The electrical section had three main parts: design (for electrical parts and accessories); design (for trucks, marine, and industrial electrical parts and accessories); and testing-and-development. The latter included separate labs for starters, ignition, and generators; lighting; low temperature testing; radio; electric motors; wiring and such; heaters and air conditioning; and accessories. There was a separate development lab and development design lab.

The experimental assembly and test section was run separately for cars and trucks; each had an experimental build and garage team, and a records team. The truck test group had a separate section for mountain testing. The marine program was kept under the car group. Testing was headed by “Tobe” Couture, Walter Chrysler’s personal friend.

The staff laboratory section was also split up logically, by function:


One of the problems, incidentally, of these functional splits is that, while they allowed people to get a good deal of in-depth knowledge and expertise, they could also let people fall into a rut, not pursuing disruptive new ideas; and it prevented much cross-functional innovation. A deeper understanding of one particular thing could come at the expense of a good understanding of systems and how things work together (or how they stop each other from working). Figuring out the balance between these issues continues to be an issue, especially since specialization has become more important with more and more complex and highly optimized parts and systems.

Research has a similar separation by field and function. Chrysler, incidentally, had set itself apart in terms of applied research, pioneering sintered metals and other key automotive breakthroughs.


The head of research was, again, George Huebner; physics research was headed by C.R. Lewis.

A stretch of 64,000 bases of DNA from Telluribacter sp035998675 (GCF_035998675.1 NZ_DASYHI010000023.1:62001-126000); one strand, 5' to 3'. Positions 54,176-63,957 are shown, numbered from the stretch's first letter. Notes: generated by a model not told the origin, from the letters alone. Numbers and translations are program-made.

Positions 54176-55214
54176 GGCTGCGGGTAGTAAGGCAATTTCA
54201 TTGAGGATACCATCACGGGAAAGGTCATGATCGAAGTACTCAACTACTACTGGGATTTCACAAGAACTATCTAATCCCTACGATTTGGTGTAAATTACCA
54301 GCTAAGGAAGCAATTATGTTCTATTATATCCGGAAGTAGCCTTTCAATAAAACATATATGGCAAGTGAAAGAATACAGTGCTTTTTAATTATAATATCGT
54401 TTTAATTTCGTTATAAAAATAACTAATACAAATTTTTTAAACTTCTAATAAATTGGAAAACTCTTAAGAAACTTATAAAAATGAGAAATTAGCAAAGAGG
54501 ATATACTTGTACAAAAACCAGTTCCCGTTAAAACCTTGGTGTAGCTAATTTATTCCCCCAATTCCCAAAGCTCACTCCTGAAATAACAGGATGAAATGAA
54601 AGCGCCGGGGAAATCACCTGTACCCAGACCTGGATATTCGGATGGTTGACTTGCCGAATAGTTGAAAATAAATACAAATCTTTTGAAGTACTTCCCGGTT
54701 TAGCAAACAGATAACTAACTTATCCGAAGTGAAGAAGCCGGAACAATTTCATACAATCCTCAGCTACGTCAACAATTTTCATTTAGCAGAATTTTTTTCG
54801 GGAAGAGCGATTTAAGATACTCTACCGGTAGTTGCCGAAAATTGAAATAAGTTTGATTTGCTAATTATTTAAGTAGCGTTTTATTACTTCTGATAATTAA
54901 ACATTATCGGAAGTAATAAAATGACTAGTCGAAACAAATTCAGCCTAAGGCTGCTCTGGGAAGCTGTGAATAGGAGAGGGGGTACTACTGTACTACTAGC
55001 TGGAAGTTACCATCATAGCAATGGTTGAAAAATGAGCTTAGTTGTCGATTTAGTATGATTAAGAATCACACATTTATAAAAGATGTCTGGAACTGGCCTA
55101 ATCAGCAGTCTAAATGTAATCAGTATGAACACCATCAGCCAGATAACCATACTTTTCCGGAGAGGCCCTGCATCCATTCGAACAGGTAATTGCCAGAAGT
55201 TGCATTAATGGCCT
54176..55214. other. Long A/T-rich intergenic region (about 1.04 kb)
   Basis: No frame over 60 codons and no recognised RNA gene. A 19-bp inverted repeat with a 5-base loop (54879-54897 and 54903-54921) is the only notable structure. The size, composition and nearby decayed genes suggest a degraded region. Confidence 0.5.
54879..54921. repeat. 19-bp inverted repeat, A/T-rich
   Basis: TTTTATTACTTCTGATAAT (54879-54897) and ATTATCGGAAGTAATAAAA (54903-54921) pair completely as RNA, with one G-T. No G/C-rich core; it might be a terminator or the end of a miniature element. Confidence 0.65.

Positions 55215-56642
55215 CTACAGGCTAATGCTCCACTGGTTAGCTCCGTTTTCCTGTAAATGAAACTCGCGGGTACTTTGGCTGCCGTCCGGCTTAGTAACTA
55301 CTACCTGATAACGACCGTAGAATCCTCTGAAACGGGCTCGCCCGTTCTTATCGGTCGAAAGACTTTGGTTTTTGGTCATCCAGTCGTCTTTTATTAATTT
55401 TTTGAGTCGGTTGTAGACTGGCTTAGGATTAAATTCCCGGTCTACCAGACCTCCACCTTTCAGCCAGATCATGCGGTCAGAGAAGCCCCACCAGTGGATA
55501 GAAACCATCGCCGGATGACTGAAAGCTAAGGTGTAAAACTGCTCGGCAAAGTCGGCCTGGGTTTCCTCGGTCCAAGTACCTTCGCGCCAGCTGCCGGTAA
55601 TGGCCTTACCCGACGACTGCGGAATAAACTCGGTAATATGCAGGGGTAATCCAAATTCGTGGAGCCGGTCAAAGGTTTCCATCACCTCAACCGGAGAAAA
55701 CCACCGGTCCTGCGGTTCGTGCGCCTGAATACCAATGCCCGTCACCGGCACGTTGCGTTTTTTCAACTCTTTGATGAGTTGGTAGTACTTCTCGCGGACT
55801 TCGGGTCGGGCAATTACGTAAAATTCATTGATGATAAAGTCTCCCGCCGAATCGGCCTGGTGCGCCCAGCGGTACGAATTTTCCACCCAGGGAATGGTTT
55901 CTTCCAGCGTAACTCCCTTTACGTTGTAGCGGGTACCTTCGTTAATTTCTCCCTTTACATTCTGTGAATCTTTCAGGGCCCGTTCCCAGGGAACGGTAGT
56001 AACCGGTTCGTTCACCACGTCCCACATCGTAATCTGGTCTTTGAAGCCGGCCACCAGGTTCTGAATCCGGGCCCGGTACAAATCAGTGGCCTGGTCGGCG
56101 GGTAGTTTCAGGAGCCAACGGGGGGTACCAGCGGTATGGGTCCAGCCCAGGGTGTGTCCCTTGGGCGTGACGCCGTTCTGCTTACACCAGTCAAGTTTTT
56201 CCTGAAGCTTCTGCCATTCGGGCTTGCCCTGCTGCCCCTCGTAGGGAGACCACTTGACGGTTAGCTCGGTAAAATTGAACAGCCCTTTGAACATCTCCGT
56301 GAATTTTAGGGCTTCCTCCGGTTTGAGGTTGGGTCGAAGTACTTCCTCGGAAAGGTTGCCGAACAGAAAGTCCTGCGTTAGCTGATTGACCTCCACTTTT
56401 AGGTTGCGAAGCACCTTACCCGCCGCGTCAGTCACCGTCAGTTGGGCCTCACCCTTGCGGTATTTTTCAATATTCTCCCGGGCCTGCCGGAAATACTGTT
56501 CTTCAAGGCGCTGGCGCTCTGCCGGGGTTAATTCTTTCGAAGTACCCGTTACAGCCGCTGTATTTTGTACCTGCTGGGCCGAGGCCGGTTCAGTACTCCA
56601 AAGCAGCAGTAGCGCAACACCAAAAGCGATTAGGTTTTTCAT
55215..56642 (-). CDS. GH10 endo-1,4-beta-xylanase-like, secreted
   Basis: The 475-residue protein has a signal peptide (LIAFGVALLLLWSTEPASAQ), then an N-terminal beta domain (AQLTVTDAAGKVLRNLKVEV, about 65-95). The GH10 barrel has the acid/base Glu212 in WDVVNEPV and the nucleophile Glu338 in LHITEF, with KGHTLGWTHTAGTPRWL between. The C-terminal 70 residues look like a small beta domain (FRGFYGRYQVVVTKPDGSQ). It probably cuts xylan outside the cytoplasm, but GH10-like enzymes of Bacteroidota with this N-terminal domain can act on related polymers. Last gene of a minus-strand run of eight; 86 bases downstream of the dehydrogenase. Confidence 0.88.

Engineering control was split by division (Plymouth, Dodge, etc) and truck. On the one hand, this could result in vehicles that were ideally engineered for their audience. On the other, it could result in duplicated effort and a crazy proliferation of parts, which is indeed what occured with the various Hemi V8 engines: while the basic design was the same for Dodge, DeSoto, and Chrysler, and indeed the designer was the same, nearly all the parts were unique to each carline. Sharing engines made life easier for the engineers, buyers, and parts stockers, and arguably gave cars with those shared engines much longer lifespans, helping enthusiasts with decades-later restorations. The difference between a Dodge, DeSoto, and Chrysler buyer was not all that different, either, in this era; arguably, the only car division that really needed to be unique was Plymouth, which had a very different business model (sales were far, far higher than any of the other divisions, so saving labor hours per car was more important than saving on engineering or tooling).

Finally, the technical information section, whose name could be somewhat hard to penetrate, was easier to understand when you saw the divisions within:

Coming eventually: how would Chrysler respond to a consultant’s report claiming their system was antiquated and problematic?